Absolute Zero - The Cold, Hard Facts About the Coolest Stuff in Physics
Making Better Clocks!
The web seminar titled, "Absolute Zero: The Cold Hard Facts about the Coolest Stuff
in Physics" was held on Thursday, March 22, 2007, from 6:30 p.m. to 8:00 p.m. Eastern
time. The presenters were Linda Devillier, President of Devillier Communications,
and Nobel Laureate William Phillips, leading researcher in the physics of ultra-low
temperature atomic gases at the National Institute of Standards and Technology (NIST).
The presenters talked about "Absolute Zero," a two-part public television special
scheduled to air in the fall of 2007 and about the science of cold physics and the
related research taking place at NIST.
Eighty-seven (87) participants were present at the live Web Seminar in addition
to the presenters and the NSTA staff. Participating educators represented the states
of California, Florida, Maryland, Massachusetts, Michigan, Minnesota, Missouri,
Mississippi, New Hampshire, New Jersey, New York, Ohio, Oklahoma, Pennsylvania,
Rhode Island, South Dakota, Tennessee, Texas, Vermont, Virginia, and Washington.
Participants from Brazil, Canada, and Thailand also attended the presentation. One
of the teachers reported hosting a group of (approximately) 300 students at an elementary
school in Virginia.
In this seminar, Dr. Phillips shared with participants how and why he and his colleagues
made the coldest gases ever seen, provided engaging ideas on how to make the physics
of the ultra-cold appealing to middle and high school students, and described demonstrations
for formal and informal educators. One of the applications of the science of cold
physics is designing better clocks. Ms. Devillier also shared a brief description
about the "Absolute Zero" two-part public television special and about educational
resources available at the Absolute Zero web site for educators interested in this
Here are some comments provided by the participants at the end of the Web Seminar:
- "I teach about temperature, thermal energy, and absolute zero in my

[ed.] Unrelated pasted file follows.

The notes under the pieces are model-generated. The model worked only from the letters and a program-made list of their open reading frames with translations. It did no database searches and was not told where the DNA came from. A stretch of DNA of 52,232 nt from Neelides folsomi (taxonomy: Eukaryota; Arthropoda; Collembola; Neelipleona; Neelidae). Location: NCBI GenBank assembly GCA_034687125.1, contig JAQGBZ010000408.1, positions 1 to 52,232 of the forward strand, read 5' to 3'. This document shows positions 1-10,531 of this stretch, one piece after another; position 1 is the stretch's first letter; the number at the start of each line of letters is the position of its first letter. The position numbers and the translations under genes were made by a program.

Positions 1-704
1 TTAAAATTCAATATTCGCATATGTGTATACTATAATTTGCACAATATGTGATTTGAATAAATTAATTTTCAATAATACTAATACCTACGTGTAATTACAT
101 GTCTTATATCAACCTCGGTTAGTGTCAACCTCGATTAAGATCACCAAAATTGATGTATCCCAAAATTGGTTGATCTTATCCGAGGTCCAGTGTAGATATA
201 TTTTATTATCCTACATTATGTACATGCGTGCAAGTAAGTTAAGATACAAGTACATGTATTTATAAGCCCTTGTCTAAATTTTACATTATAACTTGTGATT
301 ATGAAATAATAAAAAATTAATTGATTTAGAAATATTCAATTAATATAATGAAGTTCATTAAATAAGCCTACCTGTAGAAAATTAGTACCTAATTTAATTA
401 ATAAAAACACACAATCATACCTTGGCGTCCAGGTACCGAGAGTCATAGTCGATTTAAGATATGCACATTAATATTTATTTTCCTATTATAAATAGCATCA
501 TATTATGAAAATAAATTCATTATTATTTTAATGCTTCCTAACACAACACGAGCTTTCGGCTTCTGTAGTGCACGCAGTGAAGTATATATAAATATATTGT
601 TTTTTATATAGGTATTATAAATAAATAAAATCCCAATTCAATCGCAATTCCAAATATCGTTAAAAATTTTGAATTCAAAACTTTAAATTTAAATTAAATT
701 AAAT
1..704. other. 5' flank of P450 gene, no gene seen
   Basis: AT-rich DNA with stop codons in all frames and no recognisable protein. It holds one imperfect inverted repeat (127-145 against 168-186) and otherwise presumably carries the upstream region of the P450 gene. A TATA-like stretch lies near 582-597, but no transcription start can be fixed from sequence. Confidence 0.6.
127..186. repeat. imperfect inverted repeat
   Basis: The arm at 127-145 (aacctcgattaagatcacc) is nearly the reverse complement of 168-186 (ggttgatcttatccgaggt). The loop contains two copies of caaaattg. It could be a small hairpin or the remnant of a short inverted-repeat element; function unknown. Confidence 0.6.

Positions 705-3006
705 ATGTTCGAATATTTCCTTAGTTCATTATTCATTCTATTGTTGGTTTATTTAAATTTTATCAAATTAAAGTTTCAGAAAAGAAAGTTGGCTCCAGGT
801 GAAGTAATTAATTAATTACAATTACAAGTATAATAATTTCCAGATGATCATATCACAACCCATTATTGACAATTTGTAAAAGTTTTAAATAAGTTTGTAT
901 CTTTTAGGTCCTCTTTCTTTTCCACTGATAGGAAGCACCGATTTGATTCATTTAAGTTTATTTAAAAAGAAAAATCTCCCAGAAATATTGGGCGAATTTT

science course for 9th graders and my physics courses for 11th
and 12th graders."
- "Bill explains complex physics in a very basic way. I can explain it to my students
in the same way."
- "Gave information that is current and directly from someone working in the field.
This is a subject that always seems to interest students."
- "This goes right along with our course work. Students are fascinated by the
of absolute zero and this web seminar provided a great enrichment opportunity
Thanks to the participants and the presenters for the learning opportunity, the
interactions, and a job well done!
About Absolute Zero
Absolute Zero is a two-part public television special that is scheduled to air in
2007. The programs will demonstrate how civilization has been profoundly affected
by the mastery of cold. They are a unique blend of science, cultural history and
adventure story, and will explore key concepts, significant individuals and events
in the field of low-temperature physics to show the enormous impact that the mastery
of cold has had on society through such technologies as air conditioning, refrigeration
and liquefied gases.
Absolute Zero is is based largely on Tom Shachtman’s acclaimed book, “Absolute Zero
and the Conquest of Cold.” The documentaries feature the struggles of philosophers,
scientists and engineers over four centuries as they attempted to understand the
nature of cold, to explore its deepest reaches, to create the “cold technologies”
that have transformed society and to seek a deeper understanding of matter itself.
Absolute Zero Science Educator’s Guide
The Absolute Zero Science Educator’s Guide is meant for both informal and formal
educators of middle school students and is a companion to the Absolute Zero Community
Education Outreach Guide. Written in collaboration with low-temperature physicists
and classroom teachers, the guide offers suggestions on how best to engage students
in science and low-temperature physics, providing information on how to lead a classroom
discussion, increase group participation, teach the process of scientific inquiry
and encourage students to continue studying the science topic at hand. The guide
can be downloaded at: www.absolutezerocampaign.org/ask_experts/pro_science_guide.pdf.
Absolute Zero Community Education Outreach Guide
Drawing from the history of the human quest to explore the cold, the Absolute Zero
Community Education Outreach Guide focuses on topics — from historical
attempts to understand the physics of heat to modern day magnetically levitating
trains — that are covered in the two-part public broadcasting special, Absolute
Zero. The guide provides a variety of low-temperature demonstrations and experiments
that are meant to inspire the next generation of scientists, describing modern research
while incorporating the national science standards. The guide can be downloaded
The Absolute Zero
Campaign Web site is a place where students, teachers, parents and
others interested in low-temperature physics can learn more about this unique scientific
field. Teachers can download exciting classroom ideas and students can find out
about some very “cool” things. The site includes both Absolute Zero guides and links
to local Absolute Zero Experts and activities. Additional educational
resources including graphics, biographies of historical figures, games, and a time
line of low-temperature physics history can be found in the “Get Involved” section of the site.
For more information contact firstname.lastname@example.org
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Underwritten by the National Science Foundation
and Alfred P. Sloan Foundation.